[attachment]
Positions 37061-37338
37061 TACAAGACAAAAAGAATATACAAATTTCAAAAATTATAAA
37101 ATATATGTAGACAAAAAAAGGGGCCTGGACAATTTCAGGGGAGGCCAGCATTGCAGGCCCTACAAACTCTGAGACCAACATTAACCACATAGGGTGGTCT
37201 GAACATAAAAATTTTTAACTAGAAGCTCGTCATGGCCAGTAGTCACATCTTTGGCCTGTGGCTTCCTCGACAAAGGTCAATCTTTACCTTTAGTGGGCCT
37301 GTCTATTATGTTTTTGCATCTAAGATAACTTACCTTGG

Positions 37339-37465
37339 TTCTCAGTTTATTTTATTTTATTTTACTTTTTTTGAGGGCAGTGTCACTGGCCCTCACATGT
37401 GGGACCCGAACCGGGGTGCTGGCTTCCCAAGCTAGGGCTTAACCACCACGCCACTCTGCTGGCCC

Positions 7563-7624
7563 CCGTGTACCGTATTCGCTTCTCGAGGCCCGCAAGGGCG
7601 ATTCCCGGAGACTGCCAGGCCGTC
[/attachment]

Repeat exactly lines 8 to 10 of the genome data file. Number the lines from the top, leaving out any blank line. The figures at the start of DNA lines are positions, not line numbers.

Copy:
37401 GGGACCCGAACCGGGGTGCTGGCTTCCCAAGCTAGGGCTTAACCACCACGCCACTCTGCTGGCCC

Positions 7563-7624
7563 CCGTGTACCGTATTCGCTTCTCGAGGCCCGCAAGGGCG